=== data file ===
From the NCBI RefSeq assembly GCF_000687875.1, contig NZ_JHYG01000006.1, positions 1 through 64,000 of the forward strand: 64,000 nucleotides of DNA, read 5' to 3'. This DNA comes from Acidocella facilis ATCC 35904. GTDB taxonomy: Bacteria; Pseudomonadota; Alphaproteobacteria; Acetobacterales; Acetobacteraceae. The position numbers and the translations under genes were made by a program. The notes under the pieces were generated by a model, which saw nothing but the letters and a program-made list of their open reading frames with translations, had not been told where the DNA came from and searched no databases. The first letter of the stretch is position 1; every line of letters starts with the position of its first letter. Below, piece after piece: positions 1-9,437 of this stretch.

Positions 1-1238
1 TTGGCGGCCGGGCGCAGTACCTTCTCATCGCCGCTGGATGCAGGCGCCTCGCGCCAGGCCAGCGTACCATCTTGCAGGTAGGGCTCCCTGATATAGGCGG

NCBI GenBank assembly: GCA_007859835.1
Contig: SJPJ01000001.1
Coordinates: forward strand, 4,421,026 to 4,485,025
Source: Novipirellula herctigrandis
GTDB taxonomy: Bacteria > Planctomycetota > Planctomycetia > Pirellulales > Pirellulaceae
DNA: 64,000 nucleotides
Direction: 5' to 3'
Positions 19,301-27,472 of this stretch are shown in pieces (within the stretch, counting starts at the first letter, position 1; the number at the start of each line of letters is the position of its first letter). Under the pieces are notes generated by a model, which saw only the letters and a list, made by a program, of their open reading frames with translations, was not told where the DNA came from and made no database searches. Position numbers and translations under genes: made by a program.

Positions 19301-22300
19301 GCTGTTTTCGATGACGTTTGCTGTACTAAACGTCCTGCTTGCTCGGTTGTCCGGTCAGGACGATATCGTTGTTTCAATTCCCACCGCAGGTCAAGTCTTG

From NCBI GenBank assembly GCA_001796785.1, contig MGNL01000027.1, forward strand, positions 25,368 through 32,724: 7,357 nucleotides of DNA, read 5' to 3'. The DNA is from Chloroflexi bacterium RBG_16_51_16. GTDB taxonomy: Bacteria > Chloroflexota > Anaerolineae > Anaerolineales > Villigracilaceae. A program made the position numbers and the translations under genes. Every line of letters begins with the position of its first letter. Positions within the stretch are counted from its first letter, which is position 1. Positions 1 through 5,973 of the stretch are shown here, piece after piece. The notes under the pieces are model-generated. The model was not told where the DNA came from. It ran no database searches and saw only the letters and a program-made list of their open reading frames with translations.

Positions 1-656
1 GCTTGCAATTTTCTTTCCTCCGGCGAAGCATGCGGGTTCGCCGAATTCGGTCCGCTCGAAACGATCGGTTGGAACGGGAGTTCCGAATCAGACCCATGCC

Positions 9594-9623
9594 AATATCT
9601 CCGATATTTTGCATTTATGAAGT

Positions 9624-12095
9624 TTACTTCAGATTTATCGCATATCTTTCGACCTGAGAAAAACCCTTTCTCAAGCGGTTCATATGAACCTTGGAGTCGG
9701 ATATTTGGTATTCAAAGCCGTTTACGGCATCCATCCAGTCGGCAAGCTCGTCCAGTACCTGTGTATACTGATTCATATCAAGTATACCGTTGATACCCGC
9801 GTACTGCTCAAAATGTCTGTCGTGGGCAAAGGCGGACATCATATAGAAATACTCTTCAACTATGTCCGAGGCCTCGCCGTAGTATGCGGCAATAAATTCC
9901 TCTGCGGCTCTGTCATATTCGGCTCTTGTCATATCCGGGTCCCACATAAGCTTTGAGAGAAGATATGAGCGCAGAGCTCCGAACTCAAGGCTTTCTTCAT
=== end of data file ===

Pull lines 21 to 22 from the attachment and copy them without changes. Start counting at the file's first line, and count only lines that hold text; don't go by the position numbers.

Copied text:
9624 TTACTTCAGATTTATCGCATATCTTTCGACCTGAGAAAAACCCTTTCTCAAGCGGTTCATATGAACCTTGGAGTCGG
9701 ATATTTGGTATTCAAAGCCGTTTACGGCATCCATCCAGTCGGCAAGCTCGTCCAGTACCTGTGTATACTGATTCATATCAAGTATACCGTTGATACCCGC